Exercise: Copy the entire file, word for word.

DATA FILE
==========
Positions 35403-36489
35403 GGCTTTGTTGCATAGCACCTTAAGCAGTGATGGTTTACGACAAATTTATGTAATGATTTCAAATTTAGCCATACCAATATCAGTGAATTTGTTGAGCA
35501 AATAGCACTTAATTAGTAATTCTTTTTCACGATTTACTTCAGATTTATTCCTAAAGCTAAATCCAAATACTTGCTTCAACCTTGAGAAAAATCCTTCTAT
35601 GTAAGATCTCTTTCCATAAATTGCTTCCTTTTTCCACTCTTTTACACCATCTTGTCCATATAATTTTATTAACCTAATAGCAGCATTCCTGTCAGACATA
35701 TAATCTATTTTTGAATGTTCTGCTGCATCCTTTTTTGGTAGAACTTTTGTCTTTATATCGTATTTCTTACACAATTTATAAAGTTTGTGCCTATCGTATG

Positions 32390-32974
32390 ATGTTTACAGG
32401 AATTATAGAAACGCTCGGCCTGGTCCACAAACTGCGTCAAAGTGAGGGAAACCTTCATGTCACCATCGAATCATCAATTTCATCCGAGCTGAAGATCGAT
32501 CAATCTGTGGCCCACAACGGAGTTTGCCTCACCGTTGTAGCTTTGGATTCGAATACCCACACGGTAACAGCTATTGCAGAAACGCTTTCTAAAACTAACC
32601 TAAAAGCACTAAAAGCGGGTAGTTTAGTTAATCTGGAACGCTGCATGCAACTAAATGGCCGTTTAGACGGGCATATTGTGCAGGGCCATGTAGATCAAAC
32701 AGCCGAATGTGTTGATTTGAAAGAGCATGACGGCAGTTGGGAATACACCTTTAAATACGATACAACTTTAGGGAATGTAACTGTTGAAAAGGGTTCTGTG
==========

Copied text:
Positions 35403-36489
35403 GGCTTTGTTGCATAGCACCTTAAGCAGTGATGGTTTACGACAAATTTATGTAATGATTTCAAATTTAGCCATACCAATATCAGTGAATTTGTTGAGCA
35501 AATAGCACTTAATTAGTAATTCTTTTTCACGATTTACTTCAGATTTATTCCTAAAGCTAAATCCAAATACTTGCTTCAACCTTGAGAAAAATCCTTCTAT
35601 GTAAGATCTCTTTCCATAAATTGCTTCCTTTTTCCACTCTTTTACACCATCTTGTCCATATAATTTTATTAACCTAATAGCAGCATTCCTGTCAGACATA
35701 TAATCTATTTTTGAATGTTCTGCTGCATCCTTTTTTGGTAGAACTTTTGTCTTTATATCGTATTTCTTACACAATTTATAAAGTTTGTGCCTATCGTATG

Positions 32390-32974
32390 ATGTTTACAGG
32401 AATTATAGAAACGCTCGGCCTGGTCCACAAACTGCGTCAAAGTGAGGGAAACCTTCATGTCACCATCGAATCATCAATTTCATCCGAGCTGAAGATCGAT
32501 CAATCTGTGGCCCACAACGGAGTTTGCCTCACCGTTGTAGCTTTGGATTCGAATACCCACACGGTAACAGCTATTGCAGAAACGCTTTCTAAAACTAACC
32601 TAAAAGCACTAAAAGCGGGTAGTTTAGTTAATCTGGAACGCTGCATGCAACTAAATGGCCGTTTAGACGGGCATATTGTGCAGGGCCATGTAGATCAAAC
32701 AGCCGAATGTGTTGATTTGAAAGAGCATGACGGCAGTTGGGAATACACCTTTAAATACGATACAACTTTAGGGAATGTAACTGTTGAAAAGGGTTCTGTG